Murmurs of when semiconductor manufacturing demand will pick up can be heard throughout the industry. As semiconductor equipment manufacturers continue to cut capital spending and excess capacity remains a top concern, the industry’s banking on the demand half of the supply and demand cycle to accelerate – and soon.
“The underlying assumption everyone makes is that demand will be improving. The question is when,” Klaus Rinnen, analyst for Gartner Dataquest, told WaferNews. “There is a widening gap between supply and demand. How fast can we burn off excess capacity?”
In a recent research brief, Dataquest said overcapacity will discourage growth prospects for the chip industry in 2002, which will limit growth to only low double digits. For wafer fab equipment, the firm expects 2002 to bring a second year of contraction. This view appears to be in contrast to general expectations in the equipment industry, Rinnen added.
The San Jose research firm said that despite cutbacks by semiconductor manufacturers, capital spending still remains too high, which will result in continued overcapacity in 2002. According to the research firm, the concern results from the absolute magnitude of spending in 2001 and the lag time for shipped equipment to become productive.
Capital spending should be at a minimum in 2001, Rinnen said, mainly driven by upgrades and technology investments. This required maintenance level of capital spending means that spending could shrink by about 50% in 2001, returning to 1999 levels.
“2002 will bring recovery, but there is a risk that we are in overcapacity and it depends on rates and the pick up of demand and the return to profitability which will return to sustain in profitability on investments,” Rinnen said. “[There is a] 70% utilization in 3Q, how fast can we move out? How long will it take? Will it be a quarter? I’m doubtful about that. It will be a while for us to meet the 85% utilization industry.”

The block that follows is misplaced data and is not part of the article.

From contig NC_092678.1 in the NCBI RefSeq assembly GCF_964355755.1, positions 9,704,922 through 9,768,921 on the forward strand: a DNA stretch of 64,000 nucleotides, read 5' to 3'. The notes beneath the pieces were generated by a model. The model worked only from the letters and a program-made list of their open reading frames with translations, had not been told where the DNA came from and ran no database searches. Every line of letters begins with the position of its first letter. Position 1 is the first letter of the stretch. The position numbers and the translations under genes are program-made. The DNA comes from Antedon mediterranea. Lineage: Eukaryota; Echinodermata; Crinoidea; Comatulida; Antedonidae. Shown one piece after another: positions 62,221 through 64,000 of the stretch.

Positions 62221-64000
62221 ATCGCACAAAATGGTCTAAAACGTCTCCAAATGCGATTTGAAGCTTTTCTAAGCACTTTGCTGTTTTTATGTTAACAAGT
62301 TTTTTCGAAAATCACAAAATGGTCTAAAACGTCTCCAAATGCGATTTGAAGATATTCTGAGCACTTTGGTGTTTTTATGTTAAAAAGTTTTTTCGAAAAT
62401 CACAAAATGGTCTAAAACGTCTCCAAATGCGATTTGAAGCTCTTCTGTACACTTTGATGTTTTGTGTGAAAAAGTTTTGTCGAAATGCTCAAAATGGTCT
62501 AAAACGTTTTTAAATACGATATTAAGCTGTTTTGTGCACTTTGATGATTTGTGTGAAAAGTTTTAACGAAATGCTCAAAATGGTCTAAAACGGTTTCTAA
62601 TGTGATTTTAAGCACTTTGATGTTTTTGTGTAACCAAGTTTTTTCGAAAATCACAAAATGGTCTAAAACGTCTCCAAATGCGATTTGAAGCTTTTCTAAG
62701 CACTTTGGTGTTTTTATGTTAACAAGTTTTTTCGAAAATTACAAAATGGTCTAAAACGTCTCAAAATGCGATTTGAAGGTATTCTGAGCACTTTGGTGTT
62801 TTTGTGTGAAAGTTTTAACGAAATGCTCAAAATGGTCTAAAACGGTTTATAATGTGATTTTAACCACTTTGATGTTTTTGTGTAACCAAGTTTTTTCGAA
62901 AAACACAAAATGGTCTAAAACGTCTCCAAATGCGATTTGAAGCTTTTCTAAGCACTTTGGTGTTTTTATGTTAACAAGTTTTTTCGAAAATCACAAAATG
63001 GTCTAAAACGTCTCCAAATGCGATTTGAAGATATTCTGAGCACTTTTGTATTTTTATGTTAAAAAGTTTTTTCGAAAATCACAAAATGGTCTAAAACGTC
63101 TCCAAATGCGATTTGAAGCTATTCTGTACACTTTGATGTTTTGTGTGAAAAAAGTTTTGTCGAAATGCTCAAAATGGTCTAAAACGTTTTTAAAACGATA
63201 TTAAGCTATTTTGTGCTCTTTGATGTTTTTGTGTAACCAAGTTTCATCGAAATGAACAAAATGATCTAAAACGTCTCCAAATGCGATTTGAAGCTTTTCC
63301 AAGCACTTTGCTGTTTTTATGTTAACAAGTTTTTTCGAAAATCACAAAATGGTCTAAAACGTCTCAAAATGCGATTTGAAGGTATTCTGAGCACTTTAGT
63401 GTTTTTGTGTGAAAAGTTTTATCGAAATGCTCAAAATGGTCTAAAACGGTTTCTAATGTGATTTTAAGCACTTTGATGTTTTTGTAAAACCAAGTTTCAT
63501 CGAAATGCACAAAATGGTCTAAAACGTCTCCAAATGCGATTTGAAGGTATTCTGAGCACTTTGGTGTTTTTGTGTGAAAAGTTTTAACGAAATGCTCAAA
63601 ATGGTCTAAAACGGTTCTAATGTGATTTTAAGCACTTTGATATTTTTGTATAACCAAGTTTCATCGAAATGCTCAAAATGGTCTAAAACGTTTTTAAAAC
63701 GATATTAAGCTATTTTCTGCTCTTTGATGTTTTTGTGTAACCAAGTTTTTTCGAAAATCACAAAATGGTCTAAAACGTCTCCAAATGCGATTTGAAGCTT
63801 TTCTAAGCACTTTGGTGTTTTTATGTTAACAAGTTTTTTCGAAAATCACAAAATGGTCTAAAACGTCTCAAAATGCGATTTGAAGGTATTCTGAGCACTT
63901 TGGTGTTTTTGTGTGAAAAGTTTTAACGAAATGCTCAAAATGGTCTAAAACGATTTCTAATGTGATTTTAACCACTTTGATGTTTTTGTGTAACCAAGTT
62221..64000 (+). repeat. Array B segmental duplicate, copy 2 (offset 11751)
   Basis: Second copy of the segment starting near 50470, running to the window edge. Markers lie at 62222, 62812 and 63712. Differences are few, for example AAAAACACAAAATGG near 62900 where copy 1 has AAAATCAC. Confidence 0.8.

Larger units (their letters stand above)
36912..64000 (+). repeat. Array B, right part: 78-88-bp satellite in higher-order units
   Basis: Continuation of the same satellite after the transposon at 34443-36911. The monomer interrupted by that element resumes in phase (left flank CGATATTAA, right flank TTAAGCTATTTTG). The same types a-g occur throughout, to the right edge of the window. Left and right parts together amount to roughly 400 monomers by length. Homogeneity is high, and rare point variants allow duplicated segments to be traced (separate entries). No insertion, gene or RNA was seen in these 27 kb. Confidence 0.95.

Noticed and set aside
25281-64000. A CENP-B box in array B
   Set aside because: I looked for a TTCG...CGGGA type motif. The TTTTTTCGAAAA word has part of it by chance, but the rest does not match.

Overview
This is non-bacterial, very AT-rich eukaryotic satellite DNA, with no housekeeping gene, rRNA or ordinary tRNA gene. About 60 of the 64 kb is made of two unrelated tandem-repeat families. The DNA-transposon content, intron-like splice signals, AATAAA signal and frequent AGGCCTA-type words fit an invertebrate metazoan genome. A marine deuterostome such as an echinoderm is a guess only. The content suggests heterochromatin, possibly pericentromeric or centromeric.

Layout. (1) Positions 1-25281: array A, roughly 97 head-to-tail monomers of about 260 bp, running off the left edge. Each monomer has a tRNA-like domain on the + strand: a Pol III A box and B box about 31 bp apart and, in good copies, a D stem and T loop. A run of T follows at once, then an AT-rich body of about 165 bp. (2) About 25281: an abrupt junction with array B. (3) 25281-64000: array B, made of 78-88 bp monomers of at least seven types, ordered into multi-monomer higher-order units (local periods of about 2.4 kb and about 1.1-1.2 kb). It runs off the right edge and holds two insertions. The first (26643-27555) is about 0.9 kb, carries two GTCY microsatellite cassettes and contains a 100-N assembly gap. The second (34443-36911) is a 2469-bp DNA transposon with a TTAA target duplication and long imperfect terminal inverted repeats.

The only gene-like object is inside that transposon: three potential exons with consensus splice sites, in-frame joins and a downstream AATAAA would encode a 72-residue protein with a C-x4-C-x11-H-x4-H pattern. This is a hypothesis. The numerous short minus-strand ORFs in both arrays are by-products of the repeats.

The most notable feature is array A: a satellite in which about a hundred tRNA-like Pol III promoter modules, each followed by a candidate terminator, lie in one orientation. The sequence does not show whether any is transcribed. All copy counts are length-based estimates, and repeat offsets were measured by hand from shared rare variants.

Dataquest forecasts utilization to recover to the 85% level (required for a sustainable capital spending recovery) in 2H02. Assuming chip demand continues to grow and profitability returns, the market research firm said capital spending should bounce back before the end of 2002 — although it still expects 2002 to be the second year of spending contractions. Despite this, Dataquest believes next year will bring gradually improving industry conditions and the turn for the next upcycle, albeit late in the year.
“We need to make sure that utilization will not overheat. I’m not arguing with a bounce — we are forecasting that as early as 4Q, but is it sustainable long-term? That’s the question we’re really asking,” Rinnen said. “The need for new capacity and profitability is what you need for stability. Even though we have a negative number for next year if you look at the makeup of 2002 to 2001, this year is on the path to recovery. It’s a reversal of the trend we saw this year. It should bring the return to better business conditions,” Rinnen said.
— Christina Bruns, WaferNews associate editor